Jaffee SR, Moffitt TE, Caspi A, Taylor A: Life with (or without) father: the benefits of living with two biological parents depend on the father’s antisocial behavior. Child Dev. 2003, 74: 109-126. 10.1111/1467-8624.t01-1-00524.
Yeh MT, Chen P, Raine A, Bakre LA, Jacobson KC: Child psychopatic traits moderate relationships between parental affect and child aggression. J Am Child Adolesc Psychiatry. 2011, 50: 1054-1064. 10.1016/j.jaac.2011.06.013.
Cartwright KL, Bitsakou P, Daley D, Gramzow RH, Psychogiou L, Simonoff E, Thompson MJ, Sonuga-Barke EJ: Disentagling child and family influences on maternal expressed emotion toward children with attention-deficit/hyperactivity disorder. J Am Acad Child Adolesc Psychiatry. 2011, 50: 1042-1053. 10.1016/j.jaac.2011.07.006.
Lifford KJ, Harold GT, Thapar A: Parent–child hostility and child ADHD symptoms: a genetically sensitive and longitudinal analysis. J Child Psychol Psychiatr. 2009, 50: 1468-1476. 10.1111/j.1469-7610.2009.02107.x.
Ercan ES, Somer O, Amado S, Thompson D: Parental recall of preschool behavior related to ADHD and disruptive behavior disorder. Child Psychiatry and Hum Dev. 2009, 35: 299-313.
We are grateful to (in alphabetical order) Ayse Er, Gunay Sagduyu and Semra Ucar for administration and scoring of the WISC-R. We are also thankful to children, parents and teachers who took part in this study.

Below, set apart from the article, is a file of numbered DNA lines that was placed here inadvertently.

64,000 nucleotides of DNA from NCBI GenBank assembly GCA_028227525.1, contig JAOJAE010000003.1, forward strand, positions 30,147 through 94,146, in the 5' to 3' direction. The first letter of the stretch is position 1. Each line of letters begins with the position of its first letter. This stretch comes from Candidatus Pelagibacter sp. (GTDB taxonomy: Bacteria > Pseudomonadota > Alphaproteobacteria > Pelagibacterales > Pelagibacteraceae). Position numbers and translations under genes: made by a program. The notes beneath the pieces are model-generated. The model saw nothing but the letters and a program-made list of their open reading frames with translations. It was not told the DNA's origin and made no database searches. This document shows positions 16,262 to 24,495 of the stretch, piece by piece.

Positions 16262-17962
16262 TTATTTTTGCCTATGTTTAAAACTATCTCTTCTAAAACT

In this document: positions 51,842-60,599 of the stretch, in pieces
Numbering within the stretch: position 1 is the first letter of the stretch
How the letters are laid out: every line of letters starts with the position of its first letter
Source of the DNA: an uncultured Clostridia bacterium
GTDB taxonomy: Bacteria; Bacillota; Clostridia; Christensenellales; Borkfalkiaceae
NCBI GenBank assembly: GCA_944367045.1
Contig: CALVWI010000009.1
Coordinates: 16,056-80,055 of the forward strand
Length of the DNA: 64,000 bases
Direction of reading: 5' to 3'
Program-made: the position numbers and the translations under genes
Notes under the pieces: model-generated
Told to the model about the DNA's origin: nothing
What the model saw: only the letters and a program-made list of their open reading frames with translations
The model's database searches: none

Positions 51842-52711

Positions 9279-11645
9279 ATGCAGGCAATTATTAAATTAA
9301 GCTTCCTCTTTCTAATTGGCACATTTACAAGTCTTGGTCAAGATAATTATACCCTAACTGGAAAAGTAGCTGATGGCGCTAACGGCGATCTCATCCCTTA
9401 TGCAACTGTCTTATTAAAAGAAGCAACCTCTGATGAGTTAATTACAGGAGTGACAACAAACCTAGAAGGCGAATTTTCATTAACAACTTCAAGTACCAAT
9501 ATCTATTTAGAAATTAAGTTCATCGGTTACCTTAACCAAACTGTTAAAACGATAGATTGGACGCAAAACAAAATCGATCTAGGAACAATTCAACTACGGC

The study was not supported by any financial funding. No financial or material support was taken for the study. Dr. Ercan is on advisory boards for Eli Lilly Turkey and Janssen Turkey. The other authors have no biomedical financial interests or potential conflicts of interest.
All authors but BKB contributed equally to the design and conduct of the study, interpretation of the results, and writing of the manuscript. BKB was responsible for collection of the data. All authors read and approved the final manuscript.
About this article
Cite this article
Ercan, E., Ercan, E.S., Atılgan, H. et al. Predicting aggression in children with ADHD. Child Adolesc Psychiatry Ment Health 8, 15 (2014). https://doi.org/10.1186/1753-2000-8-15
- Structural equation modeling